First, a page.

Unfortunately there are people who still believe that poverty is the root cause of crime.

  2. billy November 4, 2015 at 11:00 am #

    think their dna will show their as irish as me or you,hardly ethnic.

  3. Jim.hunter November 4, 2015 at 1:07 pm #


  4. ANOTHER JUDE November 4, 2015 at 1:41 pm #

    I think we all suffer from prejudice of one sort or another, I always considered myself a left wing believer in the whole brotherhood of man type of thinking but as soon as I saw crowds of Muslims heading deeper and deeper into the heart of Europe I found myself thinking `Who are these people? What do they want?`Likewise, any sighting on tv of the British royal family sets me off on a rant. As for the travellers, I would be in favour of them living wherever they wanted to, just so long as it was not near MY house.

  5. Belfastdan November 4, 2015 at 1:43 pm #

    Ward and Doherty are my family names both very common among the Travelling people so I cannot see them being ethnically different from myself. They are our own people.

    It is true that there is unreasonable prejudice against the Travelling community. It is not so long ago in the Republic on the back of the tragic drowning of a young Syrian child that there was a clamour for the government to allow migrants settle in Ireland and all the available support be provided for them. Contrast that to the attitudes of other Irish people against allowing the bereaved families of the halting site fire to have temporary use of a site.

    It is true that there are anti social elements within the Travelling community and this has to be addressed, but we all know people from the settled community who we would not like to be anywhere near.

    There has to be a change of attitude within the Travelling community towards education. My wife has worked with young Travellers many and in particular the girls see no point in gaining an education.

    To end on a brighter note a I noticed on RTE’s website mother and daughter from the Travelling community both gained degrees so it is not a tolly dark picture it just takes time and effort and goodwill on both sides.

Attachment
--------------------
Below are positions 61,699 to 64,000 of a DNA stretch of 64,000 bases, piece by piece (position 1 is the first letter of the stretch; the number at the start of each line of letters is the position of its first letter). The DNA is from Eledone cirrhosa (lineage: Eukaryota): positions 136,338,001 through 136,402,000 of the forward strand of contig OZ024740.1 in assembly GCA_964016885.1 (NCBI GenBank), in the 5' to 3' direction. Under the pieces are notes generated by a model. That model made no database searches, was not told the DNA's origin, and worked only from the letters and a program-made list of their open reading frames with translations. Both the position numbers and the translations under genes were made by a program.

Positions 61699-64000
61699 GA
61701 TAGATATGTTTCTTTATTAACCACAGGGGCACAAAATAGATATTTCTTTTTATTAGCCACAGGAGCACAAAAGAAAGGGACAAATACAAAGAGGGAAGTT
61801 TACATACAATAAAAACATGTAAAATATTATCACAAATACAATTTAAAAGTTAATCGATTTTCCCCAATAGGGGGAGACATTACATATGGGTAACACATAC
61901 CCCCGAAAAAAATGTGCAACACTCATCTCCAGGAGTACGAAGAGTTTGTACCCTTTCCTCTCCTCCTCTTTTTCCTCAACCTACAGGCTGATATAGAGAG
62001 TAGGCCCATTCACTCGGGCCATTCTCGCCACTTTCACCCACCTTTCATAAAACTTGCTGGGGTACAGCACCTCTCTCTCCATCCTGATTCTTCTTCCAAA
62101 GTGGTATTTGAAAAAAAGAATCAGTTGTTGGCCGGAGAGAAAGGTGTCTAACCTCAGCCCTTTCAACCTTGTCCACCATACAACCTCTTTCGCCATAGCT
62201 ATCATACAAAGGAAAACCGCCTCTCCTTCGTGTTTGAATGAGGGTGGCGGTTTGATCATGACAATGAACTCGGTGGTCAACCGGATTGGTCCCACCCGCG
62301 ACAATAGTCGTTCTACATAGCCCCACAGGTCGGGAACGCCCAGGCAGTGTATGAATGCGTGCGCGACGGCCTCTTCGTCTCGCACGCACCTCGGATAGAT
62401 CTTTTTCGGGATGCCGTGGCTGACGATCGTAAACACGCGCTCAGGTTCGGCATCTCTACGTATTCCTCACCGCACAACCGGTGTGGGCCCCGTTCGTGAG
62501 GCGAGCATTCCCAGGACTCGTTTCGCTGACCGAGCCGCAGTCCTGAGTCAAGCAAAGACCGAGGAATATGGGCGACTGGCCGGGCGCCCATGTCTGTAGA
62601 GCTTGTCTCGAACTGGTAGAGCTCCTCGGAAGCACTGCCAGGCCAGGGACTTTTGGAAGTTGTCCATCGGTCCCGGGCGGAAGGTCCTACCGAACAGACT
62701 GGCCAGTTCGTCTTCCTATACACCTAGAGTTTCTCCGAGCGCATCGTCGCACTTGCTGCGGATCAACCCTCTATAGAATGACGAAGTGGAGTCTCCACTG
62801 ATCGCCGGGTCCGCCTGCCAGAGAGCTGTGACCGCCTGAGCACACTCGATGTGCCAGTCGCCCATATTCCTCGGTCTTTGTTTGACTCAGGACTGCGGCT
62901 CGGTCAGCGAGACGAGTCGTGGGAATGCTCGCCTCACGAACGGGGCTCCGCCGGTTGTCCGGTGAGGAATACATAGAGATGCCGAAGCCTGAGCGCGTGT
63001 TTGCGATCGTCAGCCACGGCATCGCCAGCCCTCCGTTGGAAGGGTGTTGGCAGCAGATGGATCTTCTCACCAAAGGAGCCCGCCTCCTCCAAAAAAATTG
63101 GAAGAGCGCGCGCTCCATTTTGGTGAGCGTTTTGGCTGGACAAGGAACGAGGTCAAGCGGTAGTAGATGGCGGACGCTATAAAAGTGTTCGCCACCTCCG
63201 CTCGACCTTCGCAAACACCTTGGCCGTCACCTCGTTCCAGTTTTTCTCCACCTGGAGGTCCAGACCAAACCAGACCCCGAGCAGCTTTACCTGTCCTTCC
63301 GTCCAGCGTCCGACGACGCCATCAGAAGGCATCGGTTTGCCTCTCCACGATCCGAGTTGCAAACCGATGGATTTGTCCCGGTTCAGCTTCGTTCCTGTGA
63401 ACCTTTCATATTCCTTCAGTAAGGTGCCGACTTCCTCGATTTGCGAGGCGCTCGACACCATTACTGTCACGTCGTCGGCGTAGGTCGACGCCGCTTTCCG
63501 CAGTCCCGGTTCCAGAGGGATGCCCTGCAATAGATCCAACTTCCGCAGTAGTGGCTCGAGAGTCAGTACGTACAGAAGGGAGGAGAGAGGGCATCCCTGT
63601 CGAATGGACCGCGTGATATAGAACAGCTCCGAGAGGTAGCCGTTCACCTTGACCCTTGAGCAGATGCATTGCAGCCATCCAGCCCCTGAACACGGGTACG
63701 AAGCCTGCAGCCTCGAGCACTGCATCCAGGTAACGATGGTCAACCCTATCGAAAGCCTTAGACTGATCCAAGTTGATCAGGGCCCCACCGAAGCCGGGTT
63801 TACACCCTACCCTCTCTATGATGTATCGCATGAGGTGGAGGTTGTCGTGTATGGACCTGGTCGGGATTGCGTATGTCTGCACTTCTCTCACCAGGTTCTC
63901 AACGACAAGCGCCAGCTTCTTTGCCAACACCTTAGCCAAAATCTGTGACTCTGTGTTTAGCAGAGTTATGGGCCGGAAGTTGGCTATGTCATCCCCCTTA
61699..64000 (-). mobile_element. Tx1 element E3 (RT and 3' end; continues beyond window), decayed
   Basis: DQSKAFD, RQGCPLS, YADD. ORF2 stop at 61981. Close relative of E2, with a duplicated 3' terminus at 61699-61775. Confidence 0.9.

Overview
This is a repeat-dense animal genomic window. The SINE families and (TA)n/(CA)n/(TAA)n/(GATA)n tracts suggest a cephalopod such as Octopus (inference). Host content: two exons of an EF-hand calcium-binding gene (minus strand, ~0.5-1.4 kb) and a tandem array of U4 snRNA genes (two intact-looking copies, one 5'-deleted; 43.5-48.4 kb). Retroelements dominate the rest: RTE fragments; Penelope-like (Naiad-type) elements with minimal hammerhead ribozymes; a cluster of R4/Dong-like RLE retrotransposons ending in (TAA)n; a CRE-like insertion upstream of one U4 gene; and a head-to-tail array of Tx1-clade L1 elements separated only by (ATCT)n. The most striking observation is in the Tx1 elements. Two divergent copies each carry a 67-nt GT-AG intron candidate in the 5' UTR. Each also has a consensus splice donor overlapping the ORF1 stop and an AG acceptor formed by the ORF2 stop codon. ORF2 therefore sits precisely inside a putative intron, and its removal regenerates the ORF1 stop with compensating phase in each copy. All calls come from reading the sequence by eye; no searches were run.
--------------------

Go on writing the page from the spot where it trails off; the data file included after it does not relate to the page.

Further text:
6. Bridget Cairns November 4, 2015 at 3:03 pm #

    I am familiar with this road, adjacent to Foxrock, where the travellers had lived for many years without incident as far as I am aware. As far as I am aware they were to be relocated nearby. I wonder, as do many, why the locals took their stance, when they had no trouble before from this particular group. Did they see this tragedy as an opportunity to rid this affluent area of the travellers presence.

  7. Ryan November 4, 2015 at 9:23 pm #

    The Traveller community in Ireland AND Britain face massive discrimination from Hotels, clubs, employers, government agencies and also the general public. I remember reading many articles on how suicide rates in the Traveller community is much higher compared to that of the general public, especially amongst males. Traveller education attainment levels are amongst the worst in Ireland and Britain, they maybe ARE the worst. The hit TV show “My big fat gypsy wedding” gave an insight into Traveller life and one thing that was a repeated theme in the show was how some Traveller males requested that their identity be hid, why? because they feared being seen on the show and being exposed as a Traveller to potential employers they feared would discriminate against them. The narrator of the show explained this was the reason why some faces were blurred out.

    The Traveller community in Ireland/Britain deserve the same rights as any other community. I understand there may be some anti-social elements within the Traveller community but every community has their problems.